Smoking and multiple sclerosis: evidence for latitudinal and temporal variation
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There is growing evidence for the role of smoking in the aetiology of multiple sclerosis. We have expanded existing meta-analyses and further explored the roles of study design, gender, latitude and year of study with regression modelling. We have found a consistent association between smoking and MS with an odds ratio of approximately 1.5, with males at higher risk. This finding is independent of study design. However, latitude and year of study may have unexpected influence. Smoking appeared to confer a greater risk to females living closer to the equator than to females at higher latitudes. The effect of cigarette smoke exposure on MS risk may not be fixed over time, but could be increasing. These results suggest a threshold model of MS risk that includes a fairly constant genetic risk (for Caucasian populations) together with variable environmental risks which are dominated by vitamin D deficiency at higher latitudes and are more significant in women who have an intrinsically lower threshold for development of disease.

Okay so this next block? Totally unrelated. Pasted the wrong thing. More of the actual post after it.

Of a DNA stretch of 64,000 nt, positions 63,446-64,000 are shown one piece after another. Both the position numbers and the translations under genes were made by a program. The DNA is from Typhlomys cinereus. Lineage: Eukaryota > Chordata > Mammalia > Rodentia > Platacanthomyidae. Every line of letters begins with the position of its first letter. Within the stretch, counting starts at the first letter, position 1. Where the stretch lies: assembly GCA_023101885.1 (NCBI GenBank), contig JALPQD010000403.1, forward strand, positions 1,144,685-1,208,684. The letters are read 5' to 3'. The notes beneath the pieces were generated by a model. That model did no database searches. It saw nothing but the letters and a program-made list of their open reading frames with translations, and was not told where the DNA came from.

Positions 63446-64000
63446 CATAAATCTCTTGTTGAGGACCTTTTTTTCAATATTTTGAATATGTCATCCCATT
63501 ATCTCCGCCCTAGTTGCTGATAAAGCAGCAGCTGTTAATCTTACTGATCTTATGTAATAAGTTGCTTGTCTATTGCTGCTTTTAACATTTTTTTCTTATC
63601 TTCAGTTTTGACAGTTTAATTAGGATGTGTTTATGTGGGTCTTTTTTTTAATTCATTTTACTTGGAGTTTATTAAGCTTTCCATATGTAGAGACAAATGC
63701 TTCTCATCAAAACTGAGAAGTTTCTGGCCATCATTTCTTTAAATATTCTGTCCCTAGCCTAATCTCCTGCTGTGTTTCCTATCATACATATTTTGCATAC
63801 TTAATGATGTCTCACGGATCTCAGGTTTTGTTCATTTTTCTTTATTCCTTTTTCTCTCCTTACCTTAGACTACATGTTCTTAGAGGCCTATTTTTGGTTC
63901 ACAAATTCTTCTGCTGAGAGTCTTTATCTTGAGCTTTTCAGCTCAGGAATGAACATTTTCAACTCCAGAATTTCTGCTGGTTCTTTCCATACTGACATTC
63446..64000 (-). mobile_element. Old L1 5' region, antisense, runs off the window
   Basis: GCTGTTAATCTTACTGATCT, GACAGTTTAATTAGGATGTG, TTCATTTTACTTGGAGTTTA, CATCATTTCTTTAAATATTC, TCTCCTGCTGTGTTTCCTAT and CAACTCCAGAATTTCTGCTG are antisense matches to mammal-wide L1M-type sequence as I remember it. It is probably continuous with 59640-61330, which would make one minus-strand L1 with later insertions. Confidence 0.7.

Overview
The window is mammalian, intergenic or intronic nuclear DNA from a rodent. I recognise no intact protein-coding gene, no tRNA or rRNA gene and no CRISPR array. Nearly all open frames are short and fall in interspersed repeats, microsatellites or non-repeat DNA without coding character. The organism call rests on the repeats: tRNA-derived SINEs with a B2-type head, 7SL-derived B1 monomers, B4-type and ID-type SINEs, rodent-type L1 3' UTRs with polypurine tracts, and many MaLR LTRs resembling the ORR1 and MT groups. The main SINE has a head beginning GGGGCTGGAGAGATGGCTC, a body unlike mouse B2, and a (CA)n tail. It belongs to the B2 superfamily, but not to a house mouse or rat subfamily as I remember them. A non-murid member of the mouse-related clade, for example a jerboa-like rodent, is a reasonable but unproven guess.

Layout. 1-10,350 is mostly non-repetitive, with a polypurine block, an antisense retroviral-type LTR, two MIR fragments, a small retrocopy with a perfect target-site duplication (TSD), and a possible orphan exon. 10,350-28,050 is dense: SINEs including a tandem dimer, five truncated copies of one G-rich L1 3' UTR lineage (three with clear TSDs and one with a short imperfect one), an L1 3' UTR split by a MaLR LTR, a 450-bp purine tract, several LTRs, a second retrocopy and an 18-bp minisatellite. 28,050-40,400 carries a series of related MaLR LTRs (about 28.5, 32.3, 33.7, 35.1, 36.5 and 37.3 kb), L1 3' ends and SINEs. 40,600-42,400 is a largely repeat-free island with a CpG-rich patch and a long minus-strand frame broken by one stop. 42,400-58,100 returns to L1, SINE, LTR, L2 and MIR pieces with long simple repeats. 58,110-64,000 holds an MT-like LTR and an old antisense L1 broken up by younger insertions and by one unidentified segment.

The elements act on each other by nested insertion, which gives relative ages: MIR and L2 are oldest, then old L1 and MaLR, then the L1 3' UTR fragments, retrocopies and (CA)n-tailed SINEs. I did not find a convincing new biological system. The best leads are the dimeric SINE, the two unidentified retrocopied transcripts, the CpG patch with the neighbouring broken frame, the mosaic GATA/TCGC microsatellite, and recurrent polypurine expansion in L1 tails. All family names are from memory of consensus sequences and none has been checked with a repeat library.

KeywordsMultiple sclerosis Case–control studies Clinical trials/systematic review/meta-analysis Risk factors in epidemiology
There was no source of funding for this article.
Conflicts of interests
On behalf of all authors, the corresponding author states that there is no conflict of interest.
The manuscript does not contain any patient data.
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